Field of research

The Undergraduate Symposium enables students from all colleges to share their work.

Northern Arizona University’s students work hard all year to delve into profound research, create works of art, and study new business methods. At the Undergraduate Symposium, the results of their efforts are displayed for the entire university to see, celebrate, and – most importantly – learn from. 

Held jointly at the Skydome and the DuBois Center, the Symposium features the work, projects, and thesis presentations of hundreds of the university’s students from every single college and department. The diversity of research ranges from a group of students from the College of Engineering, Forestry, and Natural Sciences who showed off an energy-efficient vehicle to a College of Arts and Letters student who painted a self-portrait of herself at the event.

Roxanne McNabb, a senior business economics major, was one of many students from the W.A. Franke College of Business who presented a poster at the event. Her exhibit focused on how the closure of the Navajo Generating Station could potentially impact the Navajo Nation economy – a subject that enabled her to cross disciplines and examine the financial, environmental, and social consequences of such a decision.

“This research project was nice, because I was able to take the business side and the environmental side and put them together in collaboration,” McNabb says.

McNabb explains she was excited to present at the Symposium and educate individuals on serious issues in a new way.

“This is my first time doing this,” McNabb explains. “I've written other research papers, but I’ve never done a symposium and a poster, which is a totally different experience. It took hours just to prepare the poster itself, but it was definitely worth it.”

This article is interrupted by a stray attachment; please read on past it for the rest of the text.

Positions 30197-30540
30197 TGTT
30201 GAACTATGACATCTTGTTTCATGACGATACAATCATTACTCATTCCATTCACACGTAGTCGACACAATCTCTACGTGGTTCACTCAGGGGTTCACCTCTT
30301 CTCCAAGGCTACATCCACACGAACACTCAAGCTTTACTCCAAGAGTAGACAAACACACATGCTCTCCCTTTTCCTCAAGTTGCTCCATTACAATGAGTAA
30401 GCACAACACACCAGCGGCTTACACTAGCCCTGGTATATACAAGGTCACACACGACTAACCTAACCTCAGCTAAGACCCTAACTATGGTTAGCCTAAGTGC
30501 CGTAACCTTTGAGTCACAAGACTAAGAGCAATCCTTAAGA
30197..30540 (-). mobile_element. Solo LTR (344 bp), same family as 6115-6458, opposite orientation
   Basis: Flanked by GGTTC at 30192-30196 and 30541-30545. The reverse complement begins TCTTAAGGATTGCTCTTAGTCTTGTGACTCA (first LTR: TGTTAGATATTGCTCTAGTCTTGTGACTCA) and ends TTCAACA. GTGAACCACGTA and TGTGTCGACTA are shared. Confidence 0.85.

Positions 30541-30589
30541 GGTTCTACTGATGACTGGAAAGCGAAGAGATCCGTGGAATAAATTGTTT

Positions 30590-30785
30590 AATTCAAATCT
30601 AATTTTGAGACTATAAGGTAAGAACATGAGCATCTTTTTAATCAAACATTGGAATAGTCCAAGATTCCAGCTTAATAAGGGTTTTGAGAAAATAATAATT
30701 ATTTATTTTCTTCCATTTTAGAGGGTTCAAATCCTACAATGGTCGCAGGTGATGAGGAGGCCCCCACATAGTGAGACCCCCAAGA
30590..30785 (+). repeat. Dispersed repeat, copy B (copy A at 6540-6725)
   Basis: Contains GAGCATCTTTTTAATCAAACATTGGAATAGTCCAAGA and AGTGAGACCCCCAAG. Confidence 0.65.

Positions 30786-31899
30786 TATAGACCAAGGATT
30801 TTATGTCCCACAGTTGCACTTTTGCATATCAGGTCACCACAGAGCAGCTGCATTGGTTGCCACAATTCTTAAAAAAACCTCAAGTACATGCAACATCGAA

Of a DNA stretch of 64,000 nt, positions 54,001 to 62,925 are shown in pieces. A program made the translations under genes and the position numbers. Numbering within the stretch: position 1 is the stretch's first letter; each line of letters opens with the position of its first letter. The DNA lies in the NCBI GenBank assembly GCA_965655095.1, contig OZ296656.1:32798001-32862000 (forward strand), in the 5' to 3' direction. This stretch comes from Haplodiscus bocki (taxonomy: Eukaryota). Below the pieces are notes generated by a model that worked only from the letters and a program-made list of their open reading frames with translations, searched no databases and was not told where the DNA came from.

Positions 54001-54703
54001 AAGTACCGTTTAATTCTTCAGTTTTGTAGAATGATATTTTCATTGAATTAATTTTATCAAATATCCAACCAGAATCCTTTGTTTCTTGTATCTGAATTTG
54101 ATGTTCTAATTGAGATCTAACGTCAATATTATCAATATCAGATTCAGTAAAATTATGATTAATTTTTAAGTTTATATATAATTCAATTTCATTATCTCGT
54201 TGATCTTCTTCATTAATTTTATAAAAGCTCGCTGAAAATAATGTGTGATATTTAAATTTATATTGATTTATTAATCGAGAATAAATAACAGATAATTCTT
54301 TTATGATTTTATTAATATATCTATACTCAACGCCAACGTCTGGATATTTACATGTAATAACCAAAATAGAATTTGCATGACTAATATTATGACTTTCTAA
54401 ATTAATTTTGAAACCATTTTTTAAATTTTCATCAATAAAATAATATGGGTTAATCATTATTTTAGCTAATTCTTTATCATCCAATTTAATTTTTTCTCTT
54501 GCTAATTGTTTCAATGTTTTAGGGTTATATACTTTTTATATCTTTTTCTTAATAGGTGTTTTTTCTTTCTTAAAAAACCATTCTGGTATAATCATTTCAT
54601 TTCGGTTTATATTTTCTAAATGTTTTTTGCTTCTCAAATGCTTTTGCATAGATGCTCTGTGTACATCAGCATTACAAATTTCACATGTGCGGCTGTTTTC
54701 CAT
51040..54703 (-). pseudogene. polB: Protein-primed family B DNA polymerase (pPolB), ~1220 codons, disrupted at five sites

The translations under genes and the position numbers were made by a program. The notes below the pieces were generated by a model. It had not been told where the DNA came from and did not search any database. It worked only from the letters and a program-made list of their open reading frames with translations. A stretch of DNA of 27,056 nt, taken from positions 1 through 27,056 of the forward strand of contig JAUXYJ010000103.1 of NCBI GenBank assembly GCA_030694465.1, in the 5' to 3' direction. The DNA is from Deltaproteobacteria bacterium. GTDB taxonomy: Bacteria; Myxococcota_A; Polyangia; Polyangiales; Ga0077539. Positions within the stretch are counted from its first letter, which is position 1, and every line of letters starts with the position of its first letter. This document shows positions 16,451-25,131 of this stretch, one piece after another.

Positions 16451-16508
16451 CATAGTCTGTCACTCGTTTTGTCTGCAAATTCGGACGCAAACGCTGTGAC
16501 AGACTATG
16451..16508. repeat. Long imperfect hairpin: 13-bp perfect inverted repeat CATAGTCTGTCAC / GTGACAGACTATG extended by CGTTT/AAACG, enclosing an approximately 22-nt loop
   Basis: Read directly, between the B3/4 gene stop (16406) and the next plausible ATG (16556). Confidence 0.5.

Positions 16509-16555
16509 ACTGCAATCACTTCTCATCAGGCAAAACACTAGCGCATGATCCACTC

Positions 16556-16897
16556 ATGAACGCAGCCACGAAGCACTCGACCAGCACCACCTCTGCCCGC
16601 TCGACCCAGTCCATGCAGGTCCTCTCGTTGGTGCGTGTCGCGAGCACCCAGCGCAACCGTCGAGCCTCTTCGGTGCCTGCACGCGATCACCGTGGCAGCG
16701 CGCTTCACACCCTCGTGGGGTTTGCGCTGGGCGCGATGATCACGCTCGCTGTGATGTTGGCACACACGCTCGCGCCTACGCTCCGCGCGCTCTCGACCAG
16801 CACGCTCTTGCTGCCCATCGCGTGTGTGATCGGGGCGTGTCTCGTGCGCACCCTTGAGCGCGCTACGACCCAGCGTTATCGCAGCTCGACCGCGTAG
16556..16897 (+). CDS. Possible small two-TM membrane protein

Across the Skydome, another group of students displayed the latest version of a concept electric vehicle that had been built for maximum efficiency.

Dylan Pratt, a senior majoring in electrical engineering, was one of the members of the team. Although their work was not prepared specifically for the Symposium, the team was grateful for the opportunity to present their hard work in the spotlight.

“We are really proud of our work. We wanted to show off what we had done, as well as give everyone insight into what’s possible in this field,” Pratt says.

Not far from the electric car exhibit, Stacy Roome and Shea Lenkaitis, both senior English majors in the same capstone class, presented their senior projects: two blogs featuring writing about food. Both brought laptops so that students could view their digital work for themselves.

Roome says the Symposium was a good opportunity for the students in the capstone to wrap up the semester and their projects.

“When you explain it out loud, you realize the things that were most important and the things you learned,” Roome says. “There's a difference between doing something and knowing it in your head and explaining it to someone else. It’s really helpful to talk to someone else about your project, and I think that’s what makes the Symposium so beneficial.”